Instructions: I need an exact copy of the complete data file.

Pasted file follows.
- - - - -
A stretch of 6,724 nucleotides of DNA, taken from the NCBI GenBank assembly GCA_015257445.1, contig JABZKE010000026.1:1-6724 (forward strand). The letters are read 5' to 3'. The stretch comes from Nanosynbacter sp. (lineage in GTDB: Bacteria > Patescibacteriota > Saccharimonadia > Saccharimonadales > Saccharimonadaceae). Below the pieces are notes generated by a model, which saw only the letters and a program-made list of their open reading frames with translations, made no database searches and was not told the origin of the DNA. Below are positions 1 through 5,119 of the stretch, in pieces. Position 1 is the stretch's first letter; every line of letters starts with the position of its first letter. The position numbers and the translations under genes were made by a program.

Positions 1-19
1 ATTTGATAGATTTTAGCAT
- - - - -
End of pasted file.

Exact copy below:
A stretch of 6,724 nucleotides of DNA, taken from the NCBI GenBank assembly GCA_015257445.1, contig JABZKE010000026.1:1-6724 (forward strand). The letters are read 5' to 3'. The stretch comes from Nanosynbacter sp. (lineage in GTDB: Bacteria > Patescibacteriota > Saccharimonadia > Saccharimonadales > Saccharimonadaceae). Below the pieces are notes generated by a model, which saw only the letters and a program-made list of their open reading frames with translations, made no database searches and was not told the origin of the DNA. Below are positions 1 through 5,119 of the stretch, in pieces. Position 1 is the stretch's first letter; every line of letters starts with the position of its first letter. The position numbers and the translations under genes were made by a program.

Positions 1-19
1 ATTTGATAGATTTTAGCAT